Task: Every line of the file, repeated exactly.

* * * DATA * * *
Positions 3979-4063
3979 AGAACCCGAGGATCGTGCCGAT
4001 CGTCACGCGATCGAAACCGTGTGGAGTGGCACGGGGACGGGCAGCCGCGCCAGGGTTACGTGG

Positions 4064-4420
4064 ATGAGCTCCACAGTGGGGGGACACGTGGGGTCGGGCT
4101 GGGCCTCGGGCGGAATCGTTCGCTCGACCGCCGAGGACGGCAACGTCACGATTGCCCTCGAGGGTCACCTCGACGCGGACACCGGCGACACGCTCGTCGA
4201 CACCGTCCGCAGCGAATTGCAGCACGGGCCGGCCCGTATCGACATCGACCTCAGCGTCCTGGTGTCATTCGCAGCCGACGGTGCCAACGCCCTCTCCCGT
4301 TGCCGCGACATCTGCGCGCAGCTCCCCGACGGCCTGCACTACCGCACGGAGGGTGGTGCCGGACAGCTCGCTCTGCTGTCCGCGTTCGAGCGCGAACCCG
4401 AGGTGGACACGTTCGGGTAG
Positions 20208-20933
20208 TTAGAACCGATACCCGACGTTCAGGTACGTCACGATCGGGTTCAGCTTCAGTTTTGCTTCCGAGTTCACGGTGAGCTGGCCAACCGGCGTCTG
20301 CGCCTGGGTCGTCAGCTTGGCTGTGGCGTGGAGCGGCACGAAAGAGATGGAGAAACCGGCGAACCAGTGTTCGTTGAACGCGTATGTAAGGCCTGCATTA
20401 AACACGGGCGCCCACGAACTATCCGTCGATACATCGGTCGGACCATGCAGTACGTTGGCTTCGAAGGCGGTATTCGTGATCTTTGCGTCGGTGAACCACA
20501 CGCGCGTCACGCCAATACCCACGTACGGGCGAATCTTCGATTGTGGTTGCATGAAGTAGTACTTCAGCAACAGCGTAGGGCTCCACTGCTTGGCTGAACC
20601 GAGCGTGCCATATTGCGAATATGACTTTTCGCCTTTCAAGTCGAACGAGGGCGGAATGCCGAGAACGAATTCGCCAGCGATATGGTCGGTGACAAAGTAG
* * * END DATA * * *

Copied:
Positions 3979-4063
3979 AGAACCCGAGGATCGTGCCGAT
4001 CGTCACGCGATCGAAACCGTGTGGAGTGGCACGGGGACGGGCAGCCGCGCCAGGGTTACGTGG

Positions 4064-4420
4064 ATGAGCTCCACAGTGGGGGGACACGTGGGGTCGGGCT
4101 GGGCCTCGGGCGGAATCGTTCGCTCGACCGCCGAGGACGGCAACGTCACGATTGCCCTCGAGGGTCACCTCGACGCGGACACCGGCGACACGCTCGTCGA
4201 CACCGTCCGCAGCGAATTGCAGCACGGGCCGGCCCGTATCGACATCGACCTCAGCGTCCTGGTGTCATTCGCAGCCGACGGTGCCAACGCCCTCTCCCGT
4301 TGCCGCGACATCTGCGCGCAGCTCCCCGACGGCCTGCACTACCGCACGGAGGGTGGTGCCGGACAGCTCGCTCTGCTGTCCGCGTTCGAGCGCGAACCCG
4401 AGGTGGACACGTTCGGGTAG
Positions 20208-20933
20208 TTAGAACCGATACCCGACGTTCAGGTACGTCACGATCGGGTTCAGCTTCAGTTTTGCTTCCGAGTTCACGGTGAGCTGGCCAACCGGCGTCTG
20301 CGCCTGGGTCGTCAGCTTGGCTGTGGCGTGGAGCGGCACGAAAGAGATGGAGAAACCGGCGAACCAGTGTTCGTTGAACGCGTATGTAAGGCCTGCATTA
20401 AACACGGGCGCCCACGAACTATCCGTCGATACATCGGTCGGACCATGCAGTACGTTGGCTTCGAAGGCGGTATTCGTGATCTTTGCGTCGGTGAACCACA
20501 CGCGCGTCACGCCAATACCCACGTACGGGCGAATCTTCGATTGTGGTTGCATGAAGTAGTACTTCAGCAACAGCGTAGGGCTCCACTGCTTGGCTGAACC
20601 GAGCGTGCCATATTGCGAATATGACTTTTCGCCTTTCAAGTCGAACGAGGGCGGAATGCCGAGAACGAATTCGCCAGCGATATGGTCGGTGACAAAGTAG